Remarks

Taylorius nyembezi sp. nov. was first reported from South Africa as Escharina waiparaensis (Brown, 1952) by Hay-ward & Cook (1983). These authors noted that the South African specimens were interesting in that they were the only representation of E. waiparaensis outside of New Zealand, where this species was reported from the Miocene (Brown 1952) and Pliocene (Brown 1954), and as extant from Three Kings Islands, New Zealand, by Powell (1967). Hayward & Cook (1983) remarked that the specimens were 'identical' to the recent specimens (BMNH 1964.8.12.59C, 59D) reported by Powell (1967), which presumably they had examined. Subsequently Gordon (2014) erected six new species (viz., Taylorius arcuatus, T. cylindratus, T. incognitus, T. masoni, T. spinosus, T. waiparaensis) for the same recent specimens of the New Zealand material and together with the fossil species erected a new genus (viz. Taylorius). Gordon (2014) noted that the South African material reported by Hayward & Cook (1983) is potentially a new species with placement in Taylorius.

Taylorius nyembezi sp. nov. is most similar to T. waipa-raensis, T. arcuatus and T. cylindratus. T. nyembezi differs from T. waiparaensis (see Figures 10H, 11A-C in Gordon 2014) in colony form, which is encrusting in the former and bilamellar-foliaceous in the latter, as well as in the metrics of zooids and orifices (see Table 1). The anter shape of T. arcuatus, T. cylindratus and T. nyembezi are all very similar, but the most obvious features distinguishing the latter is its relative long sinus (i.e. it is longer relative to total orifice length), the shape of the proximal margin of the anter (seen unequivocally with SEM) and the large size and position of the spine bases (see Figure 10F and G in Gordon 2014). These characters appear to have usefulness in species discrimination within Taylorius. No measurements were done on the ooecium and female orifice ofT. nyembezi,asthe colony was fragmented, and only one ovicell was observed towards the growing edge. These unique characters are considered sufficient to warrant erecting T. nyembezi as a new species.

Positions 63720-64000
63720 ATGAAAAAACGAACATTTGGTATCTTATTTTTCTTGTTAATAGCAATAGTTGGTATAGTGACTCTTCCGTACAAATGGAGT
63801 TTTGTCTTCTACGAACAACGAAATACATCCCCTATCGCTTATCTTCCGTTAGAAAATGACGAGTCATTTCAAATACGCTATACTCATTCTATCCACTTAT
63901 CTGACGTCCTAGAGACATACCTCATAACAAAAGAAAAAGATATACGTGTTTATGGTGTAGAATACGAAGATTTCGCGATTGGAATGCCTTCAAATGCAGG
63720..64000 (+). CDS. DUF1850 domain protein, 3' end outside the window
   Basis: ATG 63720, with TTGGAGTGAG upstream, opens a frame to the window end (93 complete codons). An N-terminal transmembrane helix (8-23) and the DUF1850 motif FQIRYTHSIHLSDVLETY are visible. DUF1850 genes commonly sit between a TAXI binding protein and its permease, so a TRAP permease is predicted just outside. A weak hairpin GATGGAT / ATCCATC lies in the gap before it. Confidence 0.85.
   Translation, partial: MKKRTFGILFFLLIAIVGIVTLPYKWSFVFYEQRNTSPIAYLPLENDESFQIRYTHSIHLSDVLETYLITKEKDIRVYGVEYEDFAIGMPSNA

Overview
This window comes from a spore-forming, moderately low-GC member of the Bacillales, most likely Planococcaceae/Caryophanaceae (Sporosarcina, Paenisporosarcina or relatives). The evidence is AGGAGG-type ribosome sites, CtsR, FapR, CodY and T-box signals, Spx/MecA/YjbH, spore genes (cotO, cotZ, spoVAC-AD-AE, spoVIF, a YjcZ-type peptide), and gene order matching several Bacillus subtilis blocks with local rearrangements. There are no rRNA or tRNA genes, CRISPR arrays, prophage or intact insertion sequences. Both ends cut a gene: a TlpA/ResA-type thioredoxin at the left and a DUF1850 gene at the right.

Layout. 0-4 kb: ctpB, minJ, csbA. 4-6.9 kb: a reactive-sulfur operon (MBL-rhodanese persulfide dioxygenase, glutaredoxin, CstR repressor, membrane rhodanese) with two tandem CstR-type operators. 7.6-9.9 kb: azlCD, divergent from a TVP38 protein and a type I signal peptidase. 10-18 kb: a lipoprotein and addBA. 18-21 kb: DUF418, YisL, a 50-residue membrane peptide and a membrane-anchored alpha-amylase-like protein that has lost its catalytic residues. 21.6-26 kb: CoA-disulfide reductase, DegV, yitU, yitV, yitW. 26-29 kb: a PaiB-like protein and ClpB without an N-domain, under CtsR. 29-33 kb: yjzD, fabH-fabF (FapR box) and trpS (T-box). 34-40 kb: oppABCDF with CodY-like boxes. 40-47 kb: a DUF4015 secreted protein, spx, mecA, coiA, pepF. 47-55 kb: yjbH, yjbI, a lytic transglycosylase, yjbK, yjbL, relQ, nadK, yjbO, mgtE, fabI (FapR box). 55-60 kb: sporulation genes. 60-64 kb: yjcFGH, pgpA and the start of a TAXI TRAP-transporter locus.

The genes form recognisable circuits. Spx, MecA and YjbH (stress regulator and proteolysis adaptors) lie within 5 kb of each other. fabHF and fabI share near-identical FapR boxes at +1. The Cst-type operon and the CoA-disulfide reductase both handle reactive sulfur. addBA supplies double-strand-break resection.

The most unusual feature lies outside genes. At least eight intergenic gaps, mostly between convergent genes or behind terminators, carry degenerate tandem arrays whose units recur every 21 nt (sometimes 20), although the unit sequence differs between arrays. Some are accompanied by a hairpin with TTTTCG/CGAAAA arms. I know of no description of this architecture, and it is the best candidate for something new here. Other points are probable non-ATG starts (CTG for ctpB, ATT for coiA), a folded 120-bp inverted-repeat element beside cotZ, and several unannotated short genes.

ACKNOWLEDGEMENTS

The authors are thankful to Albé Bosman for his valuable input and comments on previous versions of the paper and for assistance with SEM images. Candice Untiedt is thanked for comments on the manuscript. Elizabeth Hoenson and Mary Spencer Jones are thanked for access to specimens lodged at the Natural History Collections Department, Iziko Museums of South Africa, Cape Town, and the Natural History Museum, London, respectively. Lastly the authors are thankful to Dennis Gordon for his guidance and for providing a much respected opinion on the diagnosis.

 

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Received 26 May 2015.
Accepted 30 November 2015